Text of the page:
Surgical treatment relieves over 96% of co-morbid conditions, within one year frequently within days:
Pre-Operative vs Post-Operative Co-Morbidities - 300 Cases Laparoscopic Gastric By
Condition Pre-Operative Post-Operative
|GastroEsophageal Reflux Disease||180||3|
|Diabetes Mellitus (Type II)||59||1|
|Obstructive Sleep Apnea||150||2|
Treatment of Severe Obesity by Surgery was associated with a 96% reduction in Co-Morbidities.
The results of weight-loss surgery, in the treatment of Diabetes Mellitus are particularly striking, and expecially gratifying. The following table shows effects of surgery in 59 Type II Diabetics undergoing Laparoscopic Gastric Bypass:
Parameter Pre-Operative Post-Operative
|Abnormal Fasting & 2hPP Blood Sugar||59||0|
|On Medicatiion (Oral or Insulin)||25||0|
Indications and Informed Consent for Treatment:
When a patient meets weight criteria for severe obesity, either Body Mass Index (BMI) greater than 40 kgm/m2, or greater than 35 kgm/m2 with a severe co-morbidity, that patient deserves to be informed of the option of bariatric surgery. Gastric Bypass can be accomplished with a risk and morbidity which approximates that of cholecystectomy, and has the potential to revolutionize a patients life. Laparoscopic Gastric Bypass requires an average length of stay of 2.9 days, and patients typically return to full activity, even strenuous activity, within 2 weeks.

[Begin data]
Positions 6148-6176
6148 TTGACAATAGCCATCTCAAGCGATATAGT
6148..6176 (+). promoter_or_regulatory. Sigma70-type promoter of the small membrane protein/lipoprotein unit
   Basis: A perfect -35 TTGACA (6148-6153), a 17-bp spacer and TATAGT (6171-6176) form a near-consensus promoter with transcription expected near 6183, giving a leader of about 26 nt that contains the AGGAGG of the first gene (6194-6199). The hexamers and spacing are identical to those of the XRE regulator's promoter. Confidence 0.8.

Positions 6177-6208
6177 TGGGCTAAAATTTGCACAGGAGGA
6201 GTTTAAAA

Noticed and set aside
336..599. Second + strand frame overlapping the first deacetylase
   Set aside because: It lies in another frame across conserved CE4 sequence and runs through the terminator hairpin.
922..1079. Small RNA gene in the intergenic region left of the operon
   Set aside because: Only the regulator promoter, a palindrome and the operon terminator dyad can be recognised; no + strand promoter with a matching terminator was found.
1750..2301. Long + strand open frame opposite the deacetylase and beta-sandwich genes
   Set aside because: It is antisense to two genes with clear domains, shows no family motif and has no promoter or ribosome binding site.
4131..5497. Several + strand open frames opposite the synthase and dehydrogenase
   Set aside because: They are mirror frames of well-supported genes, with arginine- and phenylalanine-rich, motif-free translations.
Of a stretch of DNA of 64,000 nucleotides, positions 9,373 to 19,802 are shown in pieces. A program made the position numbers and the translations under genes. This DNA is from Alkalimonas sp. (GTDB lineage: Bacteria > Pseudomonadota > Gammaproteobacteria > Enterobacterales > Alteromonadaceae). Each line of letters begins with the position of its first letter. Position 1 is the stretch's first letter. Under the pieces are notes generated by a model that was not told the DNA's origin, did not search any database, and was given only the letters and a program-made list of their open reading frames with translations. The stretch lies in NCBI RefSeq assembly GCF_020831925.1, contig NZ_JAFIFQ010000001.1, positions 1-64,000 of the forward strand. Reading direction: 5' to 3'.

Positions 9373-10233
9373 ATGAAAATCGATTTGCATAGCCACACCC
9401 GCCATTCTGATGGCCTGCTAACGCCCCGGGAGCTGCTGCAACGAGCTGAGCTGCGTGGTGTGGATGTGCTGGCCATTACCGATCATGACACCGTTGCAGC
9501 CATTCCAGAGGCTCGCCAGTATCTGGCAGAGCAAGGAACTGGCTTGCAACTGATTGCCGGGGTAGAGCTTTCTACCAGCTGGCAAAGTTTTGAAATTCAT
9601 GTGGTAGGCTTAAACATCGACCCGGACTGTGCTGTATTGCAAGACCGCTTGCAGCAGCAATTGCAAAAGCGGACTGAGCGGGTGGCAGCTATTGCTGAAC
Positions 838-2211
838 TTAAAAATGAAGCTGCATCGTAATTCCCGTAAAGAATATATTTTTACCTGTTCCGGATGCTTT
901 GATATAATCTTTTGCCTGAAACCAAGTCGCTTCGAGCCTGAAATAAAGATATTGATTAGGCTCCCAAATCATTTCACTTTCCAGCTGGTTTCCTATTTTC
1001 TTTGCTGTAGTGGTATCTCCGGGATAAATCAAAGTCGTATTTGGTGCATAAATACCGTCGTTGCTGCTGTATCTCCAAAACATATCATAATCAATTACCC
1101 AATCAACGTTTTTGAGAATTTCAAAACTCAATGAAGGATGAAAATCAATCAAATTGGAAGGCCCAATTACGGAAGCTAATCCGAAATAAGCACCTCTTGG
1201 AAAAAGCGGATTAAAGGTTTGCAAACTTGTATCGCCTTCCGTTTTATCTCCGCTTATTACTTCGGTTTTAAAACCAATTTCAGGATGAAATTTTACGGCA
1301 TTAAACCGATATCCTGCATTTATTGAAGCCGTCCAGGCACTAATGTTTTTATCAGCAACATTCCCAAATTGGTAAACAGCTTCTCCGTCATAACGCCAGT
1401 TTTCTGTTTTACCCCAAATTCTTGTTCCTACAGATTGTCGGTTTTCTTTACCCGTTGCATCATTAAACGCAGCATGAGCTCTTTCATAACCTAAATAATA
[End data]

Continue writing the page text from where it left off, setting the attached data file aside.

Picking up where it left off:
Body Mass Index = Weight (kgm)/ (Height (meters))2
Anatomy and Physiology of the Operation
Gastric Bypass, Roux en-Y, is performed by different surgeons with numerous anatomic and technical variations, including pouches from 15 to 60 cc, or more, in volume. Pouch orientation and the small bowel routing chosen also varies. Results of the procedure, especially long-term weight loss and maintenance, are heavily dependent on both surgical methodology, and comprehensive long-term follow-up and support.
The Gastric Bypass, as we perform it, is a high-gastric transection, forming a lesser curvature proximal pouch of approximately 15 cc capacity. Gastrointestinal continuity is re-established by a Roux en-Y entero-enterostomy. The Roux limb of proximal jejunum is positioned retrocolic and retrogastric, and is anastamosed side-to-side to the proximal gastric pouch, forming a stoma which is 12 mm in diameter. No synthetic band or mesh is employed.